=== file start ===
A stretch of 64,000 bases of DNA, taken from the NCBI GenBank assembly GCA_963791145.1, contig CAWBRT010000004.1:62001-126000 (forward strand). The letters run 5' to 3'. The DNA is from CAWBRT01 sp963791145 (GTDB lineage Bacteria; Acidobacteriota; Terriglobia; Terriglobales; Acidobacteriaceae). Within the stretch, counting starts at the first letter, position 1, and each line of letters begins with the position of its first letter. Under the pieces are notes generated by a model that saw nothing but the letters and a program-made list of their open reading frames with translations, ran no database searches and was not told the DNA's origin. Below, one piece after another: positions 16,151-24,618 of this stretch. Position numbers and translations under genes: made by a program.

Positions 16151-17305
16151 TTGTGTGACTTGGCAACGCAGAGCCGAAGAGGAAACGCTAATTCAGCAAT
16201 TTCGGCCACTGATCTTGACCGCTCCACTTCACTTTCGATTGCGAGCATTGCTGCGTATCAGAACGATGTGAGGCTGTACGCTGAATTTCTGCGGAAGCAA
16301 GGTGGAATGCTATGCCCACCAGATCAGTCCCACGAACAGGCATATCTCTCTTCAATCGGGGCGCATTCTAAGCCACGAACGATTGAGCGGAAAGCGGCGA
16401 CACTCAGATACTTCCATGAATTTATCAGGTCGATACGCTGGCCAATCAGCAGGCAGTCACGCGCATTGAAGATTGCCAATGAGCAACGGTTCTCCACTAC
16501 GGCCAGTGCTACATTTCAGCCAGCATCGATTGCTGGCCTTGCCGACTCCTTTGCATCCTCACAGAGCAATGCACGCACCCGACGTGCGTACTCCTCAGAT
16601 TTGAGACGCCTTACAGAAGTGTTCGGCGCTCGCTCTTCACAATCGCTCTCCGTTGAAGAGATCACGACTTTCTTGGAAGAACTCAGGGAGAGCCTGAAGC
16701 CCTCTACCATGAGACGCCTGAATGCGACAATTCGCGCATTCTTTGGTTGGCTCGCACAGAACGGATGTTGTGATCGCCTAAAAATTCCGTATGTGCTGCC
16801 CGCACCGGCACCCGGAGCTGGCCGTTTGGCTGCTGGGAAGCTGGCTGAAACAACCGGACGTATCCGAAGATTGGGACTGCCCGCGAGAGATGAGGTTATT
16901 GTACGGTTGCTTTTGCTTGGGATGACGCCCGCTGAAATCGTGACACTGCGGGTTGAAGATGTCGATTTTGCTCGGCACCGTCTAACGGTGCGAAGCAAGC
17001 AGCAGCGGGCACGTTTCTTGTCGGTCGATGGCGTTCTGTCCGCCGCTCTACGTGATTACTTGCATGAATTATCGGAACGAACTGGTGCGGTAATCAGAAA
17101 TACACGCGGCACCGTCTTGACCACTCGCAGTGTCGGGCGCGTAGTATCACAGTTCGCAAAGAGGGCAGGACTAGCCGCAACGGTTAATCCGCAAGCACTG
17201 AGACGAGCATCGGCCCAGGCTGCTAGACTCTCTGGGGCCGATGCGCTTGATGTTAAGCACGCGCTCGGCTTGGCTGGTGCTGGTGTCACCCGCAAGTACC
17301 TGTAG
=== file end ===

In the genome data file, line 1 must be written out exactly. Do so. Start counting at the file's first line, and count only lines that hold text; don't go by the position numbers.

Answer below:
A stretch of 64,000 bases of DNA, taken from the NCBI GenBank assembly GCA_963791145.1, contig CAWBRT010000004.1:62001-126000 (forward strand). The letters run 5' to 3'. The DNA is from CAWBRT01 sp963791145 (GTDB lineage Bacteria; Acidobacteriota; Terriglobia; Terriglobales; Acidobacteriaceae). Within the stretch, counting starts at the first letter, position 1, and each line of letters begins with the position of its first letter. Under the pieces are notes generated by a model that saw nothing but the letters and a program-made list of their open reading frames with translations, ran no database searches and was not told the DNA's origin. Below, one piece after another: positions 16,151-24,618 of this stretch. Position numbers and translations under genes: made by a program.